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I've been reading quite a bit about gas-core reactors, a theoretical reactor design where the fissioning of Uranium(along with Plutonium & possibly Thorium)occurs in gas phase. The result is that the heat of the reaction converts the gaseous nuclear fuel into plasma which can be contained in a magnetic bottle. The most feasible design for such a reactor is cylindrical metal reactor vessel with a magnetic solenoid where the electromagnets push inward radially; confining the plasma. I would imagine that such a reactor would need an inner lining of neutron reflecting material to deflect neutrons and bounce them back and forth across the chamber. But do to the chemical properties of Uranium Hexafluoride gas it might be more prudent to use a single, supercritical solid fuel rod assembled vertically inside of a vacuum solenoid. The fuel rod would then be bombarded by intense microwaves from directly above to convert it into plasma after the electromagnets are turned on. But the question remains if it is even possible to compress the plasma to a high enough density to initiate fission. Has this experiment ever been tried? If so, what were the results?

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Just when I thought I had heard it all... but good question in all seriousness. For clarity, is the idea of a fuel rod within this thing your original idea? My current mental picture is that using a solid rod would be mutually exclusive with this idea. Just take iter (or some other confinement) and replace the fusion reaction with a fission reaction. I think that the properties of the confinement method require plasma temperatures which would rule out solid structures. –  AlanSE Jun 9 '13 at 23:11
To clarify: one does not need to compress plasma or, goodness forbid, put a supercritical rod somewhere. You simply manipulate berillium reflectors and other controls to go to delayed criticality. –  Deer Hunter Jun 9 '13 at 23:50
Another clarification: using $\phantom0^{233}U$ to get and burn thorium isn't really practical. –  Deer Hunter Jun 9 '13 at 23:52
Thanks for the clarification, Deer Hunter. I mentioned thorium because it is used for breeder reactors. –  Mr X Jun 10 '13 at 1:07
AlanSE: Solid Uranium and Plutonium ionize very easily and can be converted into plasma by means of microwave irradiation which is done during the enrichment process. I say that vaporizing the solid fuel into plasma that way would have some advantages over using gaseous uranium hexafluoride. But another possibility would be the addition of deuterium gas to create a fission-fusion hybrid reactor. –  Mr X Jun 10 '13 at 1:10
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Yes, there were experiments both in USA and USSR, but as far as I know all actual criticality experiments used only 'cold' UF$_6$ gas, not plasma ( not venturing even close to thousand degrees K so no MHD stuff / first wall thermal load testing was done).

Let me present a report 'Spherical Gas Core Reactor Critical Experiment' that was conducted at ~1969-1971 with NASA sponsorship at National Reactor Testing Station in Idaho.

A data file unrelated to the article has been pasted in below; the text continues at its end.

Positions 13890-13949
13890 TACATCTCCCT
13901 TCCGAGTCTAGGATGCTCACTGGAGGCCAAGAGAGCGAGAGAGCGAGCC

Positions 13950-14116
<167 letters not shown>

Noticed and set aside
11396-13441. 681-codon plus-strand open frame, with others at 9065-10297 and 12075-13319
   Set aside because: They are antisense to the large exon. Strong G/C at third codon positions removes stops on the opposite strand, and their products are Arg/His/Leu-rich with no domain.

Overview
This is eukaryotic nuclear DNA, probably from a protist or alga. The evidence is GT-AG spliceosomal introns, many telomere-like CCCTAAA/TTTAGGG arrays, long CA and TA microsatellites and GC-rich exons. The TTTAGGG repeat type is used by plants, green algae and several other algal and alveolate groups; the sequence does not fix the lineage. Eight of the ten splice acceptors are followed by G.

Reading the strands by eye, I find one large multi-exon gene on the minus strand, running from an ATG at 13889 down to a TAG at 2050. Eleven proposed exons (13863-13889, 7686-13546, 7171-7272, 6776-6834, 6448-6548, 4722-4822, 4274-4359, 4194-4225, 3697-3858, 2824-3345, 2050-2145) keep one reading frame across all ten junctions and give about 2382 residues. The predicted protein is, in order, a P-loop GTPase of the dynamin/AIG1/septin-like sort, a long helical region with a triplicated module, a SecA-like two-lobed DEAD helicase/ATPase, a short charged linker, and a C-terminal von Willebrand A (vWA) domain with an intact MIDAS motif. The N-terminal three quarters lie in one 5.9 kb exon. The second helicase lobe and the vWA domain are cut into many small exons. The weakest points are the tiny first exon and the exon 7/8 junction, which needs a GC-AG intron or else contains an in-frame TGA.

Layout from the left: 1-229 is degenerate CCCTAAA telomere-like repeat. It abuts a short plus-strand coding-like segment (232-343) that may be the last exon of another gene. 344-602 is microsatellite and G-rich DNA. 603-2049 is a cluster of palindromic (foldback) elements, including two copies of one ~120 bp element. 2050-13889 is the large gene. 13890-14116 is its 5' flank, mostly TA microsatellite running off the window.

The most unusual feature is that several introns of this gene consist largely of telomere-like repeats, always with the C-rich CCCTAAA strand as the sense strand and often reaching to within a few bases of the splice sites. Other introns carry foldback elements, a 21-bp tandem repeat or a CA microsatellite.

From report:

During the latter half of 1969 a spherical geometry Cavity Reactor Mockup was constructed and nuclear testing with a highly enriched $^{235}\mathrm{UF}_6$ core commenced.

Summary of results:

The experiments were relatively "clean" and should serve as benchmarks for calculational purposes. The inner spherical gaseous fuel region (127 cm dia) was located in a 183 cm diameter cavity surrounded by 91 cm of commercial grade heavy water. The critical mass was 8.4 kg of uranium in gaseous UF$_6$ form. The second configuration had hydrogen added between the fuel and the cavity wall. The third added structural material to the cavity wall. The critical mass increased to 12.86 kg and 29.2 kg of uranium, respectively. Four methods of controlling reactivity were examined.

Obviously, by varying wall moderator/reflector material, mixing in moderator (CF, He) in the gas phase the critical mass could be reduced somewhat, lowering enrichment degree will increase critical mass, but at least this should give an idea.

Raising temperature while keeping density constant should keep critical mass more or less constant (the effects of neutron thermalization at different T shouldn't change it much), but of course it will greatly increase the pressure.

So yes, from the neutronics point of view there is no obstacles for this type of reactor, and all comes down to confining hot gas / plasma and keeping it from melting containment vessel.

As for the magnetic confinement of such plasma I would like to note that at pressures around 100 bar and temperatures around 5000 K the degree of ionization of UF$_x$ gas is far from 100 %. For instance the paper 'Use of thermochemical modelling for the analysis of energy extraction in a gas-core fission reactor' lists 6% for 7000 K @ 100 bar. This means that magnetically confined plasma would 'leak' neutral molecules which would still inflict pressure on/ exchange heat with the containment vessel.

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there exists a follow up question to this one. physics.stackexchange.com/questions/71005/… –  anna v Jul 19 '13 at 13:45
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